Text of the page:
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EdTech News Roundup: EdTech Assessibility Concerns, the Wikipedia Initiative, and New ED Rules for For-Profit Colleges

Posted in Ed Tech on June 6, 2011 by

In this week’s EdTech News Roundup, read articles about new collaborations between academics and Wikipedia, concerns over the accessibility of new educational technology, and the debate over whether schools are sharing too much information with parents.

1. Academics, in New Move, Begin to Work with Wikipedia

While academics and Wikipedia have traditionally gone together like oil and water, the Association for Psychological Science’s Wikipedia Initiative is bringing the two into close contact. The initiative, which encourages academics to ensure that psychology articles on Wikipedia are accurate and up-to-date, plans to encourage professors to incorporate writing and editing Wikipedia articles into graduate coursework. Read more in this article from The Chronicle of Higher Education.

2. EdTech Not Immune from Civil Rights Obligations, Feds Advise

As more and more classrooms adopt educational technology, the U.S. Department of Education is reminding school leaders of their responsibility to ensure that all students — including those with disabilities — have equal access to the new tools. Read more in this article from THE Journal.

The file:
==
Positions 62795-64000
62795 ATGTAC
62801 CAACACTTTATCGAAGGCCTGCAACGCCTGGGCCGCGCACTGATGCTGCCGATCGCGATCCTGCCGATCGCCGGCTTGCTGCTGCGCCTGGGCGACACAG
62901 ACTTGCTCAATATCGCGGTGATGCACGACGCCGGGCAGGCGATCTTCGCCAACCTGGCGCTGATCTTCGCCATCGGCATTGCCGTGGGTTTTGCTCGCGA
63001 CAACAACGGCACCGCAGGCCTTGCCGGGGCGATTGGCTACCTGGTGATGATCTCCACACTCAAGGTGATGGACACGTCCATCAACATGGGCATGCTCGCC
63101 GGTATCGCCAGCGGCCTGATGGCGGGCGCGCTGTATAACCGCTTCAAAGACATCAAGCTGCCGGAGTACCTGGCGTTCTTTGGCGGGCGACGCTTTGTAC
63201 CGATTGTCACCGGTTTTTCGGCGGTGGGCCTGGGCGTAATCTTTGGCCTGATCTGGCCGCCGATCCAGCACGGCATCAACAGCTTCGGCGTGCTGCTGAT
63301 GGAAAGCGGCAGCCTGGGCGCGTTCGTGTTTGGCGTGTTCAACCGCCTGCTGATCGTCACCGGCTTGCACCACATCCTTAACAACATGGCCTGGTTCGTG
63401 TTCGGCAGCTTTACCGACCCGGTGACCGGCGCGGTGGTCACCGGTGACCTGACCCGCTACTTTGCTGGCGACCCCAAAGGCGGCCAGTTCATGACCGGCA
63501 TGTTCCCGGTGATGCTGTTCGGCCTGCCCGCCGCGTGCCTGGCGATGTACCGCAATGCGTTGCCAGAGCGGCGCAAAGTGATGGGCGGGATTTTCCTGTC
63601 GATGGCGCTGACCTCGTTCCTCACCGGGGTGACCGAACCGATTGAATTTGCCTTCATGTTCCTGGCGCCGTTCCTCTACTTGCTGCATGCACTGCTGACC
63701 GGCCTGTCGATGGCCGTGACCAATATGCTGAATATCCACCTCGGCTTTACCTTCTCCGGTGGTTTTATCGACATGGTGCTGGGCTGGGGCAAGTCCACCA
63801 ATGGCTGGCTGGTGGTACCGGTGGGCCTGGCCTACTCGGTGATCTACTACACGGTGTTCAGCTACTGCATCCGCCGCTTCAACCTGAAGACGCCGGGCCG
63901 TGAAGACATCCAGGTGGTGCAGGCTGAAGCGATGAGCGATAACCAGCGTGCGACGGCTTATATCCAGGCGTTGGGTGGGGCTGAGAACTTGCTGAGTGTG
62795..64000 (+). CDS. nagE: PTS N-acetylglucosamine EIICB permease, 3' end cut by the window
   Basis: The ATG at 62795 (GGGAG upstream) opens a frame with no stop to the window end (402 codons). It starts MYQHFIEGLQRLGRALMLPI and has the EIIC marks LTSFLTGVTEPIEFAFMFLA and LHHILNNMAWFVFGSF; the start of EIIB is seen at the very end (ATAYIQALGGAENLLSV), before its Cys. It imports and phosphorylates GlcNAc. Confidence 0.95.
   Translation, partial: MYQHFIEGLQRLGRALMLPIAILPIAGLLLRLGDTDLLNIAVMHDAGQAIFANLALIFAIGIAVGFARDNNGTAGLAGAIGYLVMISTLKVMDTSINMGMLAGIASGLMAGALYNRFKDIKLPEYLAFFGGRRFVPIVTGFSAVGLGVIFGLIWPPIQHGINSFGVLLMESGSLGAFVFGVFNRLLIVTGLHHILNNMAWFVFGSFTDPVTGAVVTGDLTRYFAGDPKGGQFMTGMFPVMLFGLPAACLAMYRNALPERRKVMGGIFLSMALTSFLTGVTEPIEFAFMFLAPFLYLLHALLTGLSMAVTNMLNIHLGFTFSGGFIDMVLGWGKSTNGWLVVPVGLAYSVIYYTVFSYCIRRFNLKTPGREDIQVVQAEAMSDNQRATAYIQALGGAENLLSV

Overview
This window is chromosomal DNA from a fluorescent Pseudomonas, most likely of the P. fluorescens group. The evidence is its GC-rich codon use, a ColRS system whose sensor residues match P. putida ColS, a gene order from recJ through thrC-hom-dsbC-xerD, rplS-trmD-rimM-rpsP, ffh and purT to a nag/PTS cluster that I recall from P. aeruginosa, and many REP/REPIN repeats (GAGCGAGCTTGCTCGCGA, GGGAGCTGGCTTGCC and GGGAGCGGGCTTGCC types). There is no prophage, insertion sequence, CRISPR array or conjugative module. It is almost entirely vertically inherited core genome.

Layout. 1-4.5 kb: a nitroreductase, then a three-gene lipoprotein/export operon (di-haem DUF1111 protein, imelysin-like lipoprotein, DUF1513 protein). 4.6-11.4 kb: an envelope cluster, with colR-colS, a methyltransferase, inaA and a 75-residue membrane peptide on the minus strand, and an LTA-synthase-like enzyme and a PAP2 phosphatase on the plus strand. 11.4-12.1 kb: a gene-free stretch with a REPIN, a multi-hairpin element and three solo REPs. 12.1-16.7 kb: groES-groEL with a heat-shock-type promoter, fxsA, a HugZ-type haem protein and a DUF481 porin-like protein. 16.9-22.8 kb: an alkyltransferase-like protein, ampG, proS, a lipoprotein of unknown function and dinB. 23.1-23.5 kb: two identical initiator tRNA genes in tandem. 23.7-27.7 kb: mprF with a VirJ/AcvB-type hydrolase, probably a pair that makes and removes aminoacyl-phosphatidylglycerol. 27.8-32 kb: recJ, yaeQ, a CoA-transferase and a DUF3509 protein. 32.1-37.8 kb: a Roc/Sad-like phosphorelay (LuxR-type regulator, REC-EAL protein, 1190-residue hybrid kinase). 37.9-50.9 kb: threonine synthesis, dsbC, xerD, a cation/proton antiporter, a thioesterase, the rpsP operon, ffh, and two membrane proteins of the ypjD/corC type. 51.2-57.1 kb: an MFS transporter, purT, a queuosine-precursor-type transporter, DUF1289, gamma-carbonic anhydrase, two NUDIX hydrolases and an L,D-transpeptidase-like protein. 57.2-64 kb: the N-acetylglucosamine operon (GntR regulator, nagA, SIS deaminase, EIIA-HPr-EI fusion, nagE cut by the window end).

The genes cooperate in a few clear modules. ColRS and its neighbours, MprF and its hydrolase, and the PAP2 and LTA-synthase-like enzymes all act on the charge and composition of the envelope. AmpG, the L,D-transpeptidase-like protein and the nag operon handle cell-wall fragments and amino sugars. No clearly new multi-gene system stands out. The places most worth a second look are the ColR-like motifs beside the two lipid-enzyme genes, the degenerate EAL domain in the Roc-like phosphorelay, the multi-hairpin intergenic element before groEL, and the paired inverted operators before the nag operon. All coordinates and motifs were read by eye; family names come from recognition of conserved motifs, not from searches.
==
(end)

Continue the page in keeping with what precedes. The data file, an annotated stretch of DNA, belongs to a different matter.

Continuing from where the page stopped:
3. Do Schools Share Too Much with Parents?

In recent years, most schools have implemented some sort of student data management system to manage student information and keep parents up to date. Now, some parents are saying that there’s too much information available, taking away student autonomy and breeding antagonism between parent and child. Read more in this article from CNN.

4. Are New ED Rules an ‘Unconditional Surrender’ to For-Profit Colleges?

Some are claiming that the U.S. Education Department’s new rules for for-profit colleges like the University of Phoenix and Kaplan University are much less stringent than expected. Read more in this article from eCampus News.

5. K-12 Budgets Begin Shift Toward Cloud

More K-12 schools in the United States have begun allocating their IT budgets toward cloud technologies. Read more in this article from THE Journal.